Strategies, Challenges, and Answers

Don’t Sabotage Your Own Offer Of Judgment!

993257_finance_maze_3 Smart adjusters have avoided paying a Plaintiff’s verdict and have recovered their own costs and attorney’s fees by properly using Offers of Judgment rules as a defense strategy, even where liability is adverse.  However, a Nevada Supreme Court case could cause an unwary adjuster to undervalue the Offer of Judgment and thereby miss out on the advantages that are available under those rules.  Don’t sabotage your position while using the Offer of Judgment strategy because you are unaware of this Supreme Court case.

Dugan vs. Gotsopoulos

A savvy adjuster will never overlook the issue of property damage when evaluating the case to decide on the right amount for an Offer of Judgment.  The seriousness of learning this lesson is demonstrated by the recent Nevada Supreme Court case of Dugan v. Gotsopoulos, 117 Nev. 285, 22 P.3d 203 (2001).

This case involved a 1995 auto accident.  The Plaintiff claimed personal injury and property damage.  A repair estimate for the Plaintiff’s car, a 1988 Pontiac Firebird, totaled $2,800.00.  The Plaintiff did not have the car repaired but continued to drive it in its post-accident condition.  Over time, the condition of the car deteriorated until Plaintiff could no longer drive it.

At trial, the Judge prevented the Plaintiff from introducing several pieces of evidence.  First, the Judge refused admission of testimony of the Plaintiff as to the value of her car and refused to allow the Plaintiff to submit information from the Kelly Blue Book to prove value.  Second, the Judge would not allow the Plaintiff to introduce evidence of rental car costs to establish the value of her loss of use, even though the Plaintiff had not rented a car.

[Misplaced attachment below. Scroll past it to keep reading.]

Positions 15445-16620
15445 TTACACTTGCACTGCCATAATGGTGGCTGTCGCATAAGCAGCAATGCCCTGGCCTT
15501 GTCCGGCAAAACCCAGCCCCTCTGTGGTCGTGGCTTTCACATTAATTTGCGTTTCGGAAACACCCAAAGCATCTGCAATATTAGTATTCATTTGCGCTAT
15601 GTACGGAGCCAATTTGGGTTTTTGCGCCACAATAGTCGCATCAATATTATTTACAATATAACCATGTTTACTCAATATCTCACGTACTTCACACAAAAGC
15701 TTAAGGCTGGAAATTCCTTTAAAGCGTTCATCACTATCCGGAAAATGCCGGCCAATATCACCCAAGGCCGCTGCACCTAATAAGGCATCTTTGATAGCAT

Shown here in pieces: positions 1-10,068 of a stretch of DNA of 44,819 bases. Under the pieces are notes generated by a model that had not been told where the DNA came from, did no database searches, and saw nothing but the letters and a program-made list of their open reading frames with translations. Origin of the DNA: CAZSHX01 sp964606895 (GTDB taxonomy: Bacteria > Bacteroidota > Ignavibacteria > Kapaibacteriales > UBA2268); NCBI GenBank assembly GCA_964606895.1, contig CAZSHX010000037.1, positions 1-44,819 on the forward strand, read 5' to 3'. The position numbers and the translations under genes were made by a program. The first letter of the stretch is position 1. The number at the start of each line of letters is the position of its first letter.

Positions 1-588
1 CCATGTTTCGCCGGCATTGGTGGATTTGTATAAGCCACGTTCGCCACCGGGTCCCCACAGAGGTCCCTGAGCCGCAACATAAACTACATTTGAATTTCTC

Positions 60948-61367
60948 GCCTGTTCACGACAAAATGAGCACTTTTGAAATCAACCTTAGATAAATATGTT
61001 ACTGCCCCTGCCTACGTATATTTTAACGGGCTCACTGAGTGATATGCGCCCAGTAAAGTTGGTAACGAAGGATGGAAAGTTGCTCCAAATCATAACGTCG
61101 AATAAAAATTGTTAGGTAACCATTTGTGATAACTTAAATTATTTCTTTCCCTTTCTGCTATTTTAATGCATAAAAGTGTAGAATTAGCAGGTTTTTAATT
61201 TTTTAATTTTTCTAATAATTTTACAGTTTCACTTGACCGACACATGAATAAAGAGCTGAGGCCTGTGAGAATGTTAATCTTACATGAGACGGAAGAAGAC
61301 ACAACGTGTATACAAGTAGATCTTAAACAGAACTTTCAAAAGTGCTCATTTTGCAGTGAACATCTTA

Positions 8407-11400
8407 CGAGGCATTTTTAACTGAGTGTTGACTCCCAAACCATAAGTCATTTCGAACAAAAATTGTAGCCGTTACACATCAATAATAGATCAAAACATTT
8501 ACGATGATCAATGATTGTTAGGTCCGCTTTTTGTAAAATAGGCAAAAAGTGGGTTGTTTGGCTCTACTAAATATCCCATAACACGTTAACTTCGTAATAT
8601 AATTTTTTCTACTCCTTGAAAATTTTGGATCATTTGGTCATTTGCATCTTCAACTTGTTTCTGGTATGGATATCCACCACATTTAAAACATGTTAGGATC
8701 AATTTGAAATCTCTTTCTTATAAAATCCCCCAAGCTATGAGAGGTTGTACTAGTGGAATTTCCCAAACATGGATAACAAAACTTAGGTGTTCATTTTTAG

The Supreme Court overruled the trial court.  The Supreme Court said that Ms. Dugan could testify from her own experience as to the value of her car.  The Court also said that the Kelly Blue Book value was not inadmissible as hearsay.

The Supreme Court also said that an expert witness would not be necessary to prove loss of use damages.  Instead, the Court said that Plaintiff could recover damages for the inconvenience of loss of use even if she did not rent a car.  The Court said that if she had investigated the cost of renting a car, she could testify as to that amount and could recover loss of use for a reasonable period within which to repair the vehicle.

The Effect of the Dugan Case on Offers of Judgment

The Dugan case makes it much easier for Plaintiffs to introduce evidence about their property damage losses.  Plaintiffs will be allowed to testify about the value of their own property.  Plaintiffs will be allowed to introduce pages from the Kelly Blue Book about the value of a total loss.  Additionally, assuming that they have done their homework, Plaintiffs will be allowed to testify about how much it would have cost them to rent a car and to recover that amount in damages, even if they have not rented a car.

Imagine for an instant the effect that this type of testimony will have on the final verdict in the case.  If Plaintiff’s property damage claim has not been settled, Plaintiff will be able to testify that the car lost in the accident was valued at a certain amount.  Plaintiff will then be able to show the jury the Kelly Blue Book.  Finally, the Plaintiff will be allowed to quote the price of a rental car and argue that it would have been reasonable to have had a rental car for any number of days.

If the value of the personal injury portion of the case is small, the Dugan case gives the Plaintiff an opportunity to substantially effect the final verdict and thereby thwart the effect of the Defendant’s Offer of Judgment.  Here is how it would happen.

As you know, in deciding whether the Defense has bettered its Offer of Judgment, the Judge will compare the Offer with the amount of the verdict.  The Judge will not be able to decide whether the Offer was made based on the value of the personal injuries or just the property damage.  The Judge will simply look at the Offer and compare it with the verdict.  If the jury agrees with the Plaintiff’s testimony about the value of the car or the Kelly Blue Book, or the loss of use, those damages will be added into the verdict.  If the adjuster’s Offer of Judgment is based on the amount of the personal injuries alone, the final verdict could potentially be much higher than the Offer of Judgment.